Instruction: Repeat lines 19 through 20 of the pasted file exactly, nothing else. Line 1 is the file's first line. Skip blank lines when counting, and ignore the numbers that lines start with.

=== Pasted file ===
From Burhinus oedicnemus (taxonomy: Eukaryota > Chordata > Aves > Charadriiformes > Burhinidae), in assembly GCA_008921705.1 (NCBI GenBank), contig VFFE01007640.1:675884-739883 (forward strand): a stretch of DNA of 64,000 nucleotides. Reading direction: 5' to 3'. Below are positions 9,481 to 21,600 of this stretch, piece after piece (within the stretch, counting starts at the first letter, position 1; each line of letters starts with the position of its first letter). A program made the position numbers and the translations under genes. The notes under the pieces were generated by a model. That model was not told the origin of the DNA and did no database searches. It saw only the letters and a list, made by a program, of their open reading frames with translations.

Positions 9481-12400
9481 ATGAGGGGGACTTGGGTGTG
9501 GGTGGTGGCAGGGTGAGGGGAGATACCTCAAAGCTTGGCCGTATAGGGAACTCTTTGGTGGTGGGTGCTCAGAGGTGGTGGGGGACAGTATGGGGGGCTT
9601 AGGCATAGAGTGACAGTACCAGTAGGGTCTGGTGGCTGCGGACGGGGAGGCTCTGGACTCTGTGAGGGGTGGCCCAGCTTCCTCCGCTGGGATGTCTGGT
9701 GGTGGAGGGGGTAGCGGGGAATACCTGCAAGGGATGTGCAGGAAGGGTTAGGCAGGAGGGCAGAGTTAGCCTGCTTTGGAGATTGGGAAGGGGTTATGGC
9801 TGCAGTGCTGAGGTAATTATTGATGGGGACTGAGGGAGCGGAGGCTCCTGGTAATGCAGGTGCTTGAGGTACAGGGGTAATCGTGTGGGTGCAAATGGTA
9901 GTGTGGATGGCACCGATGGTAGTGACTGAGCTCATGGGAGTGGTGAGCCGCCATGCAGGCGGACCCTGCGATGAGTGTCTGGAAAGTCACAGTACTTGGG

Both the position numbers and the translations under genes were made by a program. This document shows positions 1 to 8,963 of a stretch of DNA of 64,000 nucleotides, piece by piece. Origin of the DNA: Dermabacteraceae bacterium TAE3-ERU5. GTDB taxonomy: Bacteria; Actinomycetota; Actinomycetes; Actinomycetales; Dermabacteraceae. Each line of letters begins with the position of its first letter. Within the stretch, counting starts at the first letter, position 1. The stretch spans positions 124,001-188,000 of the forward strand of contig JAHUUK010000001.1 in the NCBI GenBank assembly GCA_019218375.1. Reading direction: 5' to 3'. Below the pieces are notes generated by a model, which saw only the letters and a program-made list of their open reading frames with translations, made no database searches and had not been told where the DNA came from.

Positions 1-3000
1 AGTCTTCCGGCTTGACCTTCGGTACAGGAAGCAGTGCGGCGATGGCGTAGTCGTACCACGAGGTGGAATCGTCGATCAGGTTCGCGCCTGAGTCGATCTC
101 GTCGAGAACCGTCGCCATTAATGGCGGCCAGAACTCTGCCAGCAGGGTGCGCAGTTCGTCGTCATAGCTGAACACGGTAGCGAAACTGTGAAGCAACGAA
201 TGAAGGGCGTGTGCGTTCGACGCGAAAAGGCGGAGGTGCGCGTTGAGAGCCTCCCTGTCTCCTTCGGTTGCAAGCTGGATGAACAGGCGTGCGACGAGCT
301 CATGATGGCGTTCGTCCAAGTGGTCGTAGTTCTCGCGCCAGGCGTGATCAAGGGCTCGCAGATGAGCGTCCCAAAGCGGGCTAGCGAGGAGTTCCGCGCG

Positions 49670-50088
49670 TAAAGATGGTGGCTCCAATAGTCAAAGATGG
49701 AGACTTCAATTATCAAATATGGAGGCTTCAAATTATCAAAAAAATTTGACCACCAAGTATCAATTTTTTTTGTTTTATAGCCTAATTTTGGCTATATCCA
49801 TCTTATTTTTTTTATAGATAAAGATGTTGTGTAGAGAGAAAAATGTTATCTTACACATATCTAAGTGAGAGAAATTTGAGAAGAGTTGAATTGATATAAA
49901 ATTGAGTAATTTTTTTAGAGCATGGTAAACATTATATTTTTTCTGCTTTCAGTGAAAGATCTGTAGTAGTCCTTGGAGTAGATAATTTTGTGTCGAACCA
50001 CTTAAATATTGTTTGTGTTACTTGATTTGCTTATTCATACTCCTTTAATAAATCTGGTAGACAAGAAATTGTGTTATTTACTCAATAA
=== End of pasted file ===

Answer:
49901 ATTGAGTAATTTTTTTAGAGCATGGTAAACATTATATTTTTTCTGCTTTCAGTGAAAGATCTGTAGTAGTCCTTGGAGTAGATAATTTTGTGTCGAACCA
50001 CTTAAATATTGTTTGTGTTACTTGATTTGCTTATTCATACTCCTTTAATAAATCTGGTAGACAAGAAATTGTGTTATTTACTCAATAA